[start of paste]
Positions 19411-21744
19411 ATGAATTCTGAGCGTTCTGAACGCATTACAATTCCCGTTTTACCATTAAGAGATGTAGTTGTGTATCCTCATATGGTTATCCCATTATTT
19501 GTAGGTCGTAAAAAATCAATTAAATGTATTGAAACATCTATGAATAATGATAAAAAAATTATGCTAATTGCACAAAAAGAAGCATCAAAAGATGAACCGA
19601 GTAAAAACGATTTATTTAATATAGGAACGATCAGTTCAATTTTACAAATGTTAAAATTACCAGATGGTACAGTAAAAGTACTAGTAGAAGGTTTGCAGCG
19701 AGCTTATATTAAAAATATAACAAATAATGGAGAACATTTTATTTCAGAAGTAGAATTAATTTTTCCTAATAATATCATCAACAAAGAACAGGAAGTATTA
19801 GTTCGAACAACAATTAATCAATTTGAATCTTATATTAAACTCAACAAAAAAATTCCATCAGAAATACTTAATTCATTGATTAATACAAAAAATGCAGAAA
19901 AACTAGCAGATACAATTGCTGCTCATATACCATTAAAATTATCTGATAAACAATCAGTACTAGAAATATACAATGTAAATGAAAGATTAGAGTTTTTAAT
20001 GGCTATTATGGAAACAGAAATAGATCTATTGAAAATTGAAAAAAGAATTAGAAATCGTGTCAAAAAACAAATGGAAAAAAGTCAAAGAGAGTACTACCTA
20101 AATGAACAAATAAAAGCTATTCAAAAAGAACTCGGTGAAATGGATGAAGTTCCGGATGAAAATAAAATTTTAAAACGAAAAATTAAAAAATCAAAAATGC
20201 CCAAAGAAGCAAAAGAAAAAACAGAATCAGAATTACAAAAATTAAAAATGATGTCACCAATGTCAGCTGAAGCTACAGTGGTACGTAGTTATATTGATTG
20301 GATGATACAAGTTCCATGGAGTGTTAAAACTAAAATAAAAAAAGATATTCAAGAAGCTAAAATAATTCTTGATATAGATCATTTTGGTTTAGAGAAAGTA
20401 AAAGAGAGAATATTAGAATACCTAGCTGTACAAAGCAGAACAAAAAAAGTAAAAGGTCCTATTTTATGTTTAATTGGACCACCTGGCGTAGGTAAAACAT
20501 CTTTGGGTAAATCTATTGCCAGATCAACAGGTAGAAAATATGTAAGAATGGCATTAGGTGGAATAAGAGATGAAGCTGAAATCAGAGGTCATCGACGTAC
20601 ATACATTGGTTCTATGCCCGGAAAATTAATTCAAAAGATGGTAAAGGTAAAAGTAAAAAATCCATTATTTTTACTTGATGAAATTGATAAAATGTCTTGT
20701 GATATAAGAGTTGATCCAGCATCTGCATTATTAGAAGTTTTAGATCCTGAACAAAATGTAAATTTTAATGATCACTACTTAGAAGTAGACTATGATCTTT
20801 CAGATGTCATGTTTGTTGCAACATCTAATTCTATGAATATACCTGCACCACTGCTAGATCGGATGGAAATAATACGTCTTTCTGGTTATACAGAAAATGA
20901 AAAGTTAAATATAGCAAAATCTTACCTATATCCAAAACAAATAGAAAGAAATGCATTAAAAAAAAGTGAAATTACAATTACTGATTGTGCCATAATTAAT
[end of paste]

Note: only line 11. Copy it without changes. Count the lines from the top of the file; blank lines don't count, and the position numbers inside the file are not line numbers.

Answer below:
20301 GATGATACAAGTTCCATGGAGTGTTAAAACTAAAATAAAAAAAGATATTCAAGAAGCTAAAATAATTCTTGATATAGATCATTTTGGTTTAGAGAAAGTA